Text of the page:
That makes sense to Marc Cabrera (no relation), managing director of healthcare investment banking for Morgan Joseph TriArtisan and investment banker for AnciCare.

AnciCare was actually a little ahead of its time, a unique business model that today has become somewhat mainstream, said Marc Cabrera. That said, technology has evolved and changed the face of the radiology industry in a relatively short time.

“Healthcare reform is essentially going to create 30 million new insured consumers. All of these types of services that AnciCare provided to help lower costs and improve quality, those are good things, and those types of businesses will have a very strong future,” Marc Cabrera said, adding the workers-comp market isn’t nearly as consolidated as the group medical market. “So if there has ever been a time to develop a new business model, even if it is an improvement over an old business model, it’s a good time to do that.”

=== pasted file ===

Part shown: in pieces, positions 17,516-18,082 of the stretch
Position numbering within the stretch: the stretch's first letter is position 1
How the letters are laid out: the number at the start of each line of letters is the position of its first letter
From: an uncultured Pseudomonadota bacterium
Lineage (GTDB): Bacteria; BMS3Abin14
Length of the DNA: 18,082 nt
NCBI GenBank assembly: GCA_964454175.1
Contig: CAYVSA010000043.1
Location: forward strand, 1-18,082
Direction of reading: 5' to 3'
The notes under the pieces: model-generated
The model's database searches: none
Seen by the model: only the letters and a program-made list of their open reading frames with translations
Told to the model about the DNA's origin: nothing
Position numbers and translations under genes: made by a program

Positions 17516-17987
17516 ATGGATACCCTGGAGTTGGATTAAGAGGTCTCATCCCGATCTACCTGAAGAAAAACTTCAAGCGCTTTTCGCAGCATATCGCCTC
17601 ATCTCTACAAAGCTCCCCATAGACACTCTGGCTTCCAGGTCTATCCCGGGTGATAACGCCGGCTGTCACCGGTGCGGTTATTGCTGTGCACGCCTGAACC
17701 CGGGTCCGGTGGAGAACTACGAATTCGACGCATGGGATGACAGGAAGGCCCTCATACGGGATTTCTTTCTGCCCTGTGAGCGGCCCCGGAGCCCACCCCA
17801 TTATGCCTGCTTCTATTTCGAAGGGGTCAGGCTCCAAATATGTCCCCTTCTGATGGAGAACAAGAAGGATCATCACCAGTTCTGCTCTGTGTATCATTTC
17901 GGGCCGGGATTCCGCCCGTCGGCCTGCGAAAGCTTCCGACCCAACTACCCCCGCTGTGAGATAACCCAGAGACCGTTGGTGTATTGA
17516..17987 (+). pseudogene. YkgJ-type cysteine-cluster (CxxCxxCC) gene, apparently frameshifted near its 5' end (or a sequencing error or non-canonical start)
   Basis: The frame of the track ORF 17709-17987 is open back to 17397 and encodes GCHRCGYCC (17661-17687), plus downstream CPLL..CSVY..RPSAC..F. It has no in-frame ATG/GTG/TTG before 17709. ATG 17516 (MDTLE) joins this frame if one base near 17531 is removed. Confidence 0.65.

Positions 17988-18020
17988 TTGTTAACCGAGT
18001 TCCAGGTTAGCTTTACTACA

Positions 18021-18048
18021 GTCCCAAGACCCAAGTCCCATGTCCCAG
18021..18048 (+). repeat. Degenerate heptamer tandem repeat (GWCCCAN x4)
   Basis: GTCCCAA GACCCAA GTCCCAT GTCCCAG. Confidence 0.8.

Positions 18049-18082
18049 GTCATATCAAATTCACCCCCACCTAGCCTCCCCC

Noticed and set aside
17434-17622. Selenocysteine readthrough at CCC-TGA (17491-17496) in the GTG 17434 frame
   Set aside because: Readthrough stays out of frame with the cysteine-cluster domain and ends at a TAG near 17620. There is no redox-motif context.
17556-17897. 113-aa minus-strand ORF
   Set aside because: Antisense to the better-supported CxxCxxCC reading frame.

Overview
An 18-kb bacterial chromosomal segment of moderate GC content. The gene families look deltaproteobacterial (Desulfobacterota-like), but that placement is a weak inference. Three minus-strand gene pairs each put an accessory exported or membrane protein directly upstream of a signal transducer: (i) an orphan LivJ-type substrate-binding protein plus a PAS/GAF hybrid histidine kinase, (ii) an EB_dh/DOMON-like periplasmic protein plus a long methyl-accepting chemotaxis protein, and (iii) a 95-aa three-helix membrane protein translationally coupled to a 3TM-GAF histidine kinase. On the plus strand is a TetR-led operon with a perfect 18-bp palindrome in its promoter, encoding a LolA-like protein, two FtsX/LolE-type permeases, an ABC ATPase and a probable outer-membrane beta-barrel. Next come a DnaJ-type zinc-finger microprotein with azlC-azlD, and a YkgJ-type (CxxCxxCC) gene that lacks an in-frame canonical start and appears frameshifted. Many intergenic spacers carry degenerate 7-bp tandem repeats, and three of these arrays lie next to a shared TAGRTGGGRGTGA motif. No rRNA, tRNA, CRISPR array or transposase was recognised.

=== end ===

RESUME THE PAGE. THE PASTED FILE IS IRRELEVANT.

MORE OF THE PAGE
Michael Cabrera, who has degrees from Florida International University and Nova Southeastern, has been contemplating this move for about a year, developing the model, renewing contacts, and putting together a business plan to take to investors. But the entrepreneurial bug that he first discovered during his days as a Miami News newspaper carrier in his teens never really left him.

After the sale of AnciCare, he took time off to travel the world and spend quality time with his two children, who are now in their late teens.

Cabrera also renewed vows with his wife of 20 years in the kind of big Biltmore ceremony the eloping couple never had.

After waiting out his five-year non-compete agreement, he began looking at various healthcare investments and projects but they didn’t feel right. Launching U.S. Radiology does.

“I am completely rejuvenated to get back into business with a lot of passion and a lot of energy,” Cabrera said. “Ten years has gone by faster than I ever thought, it sure has.”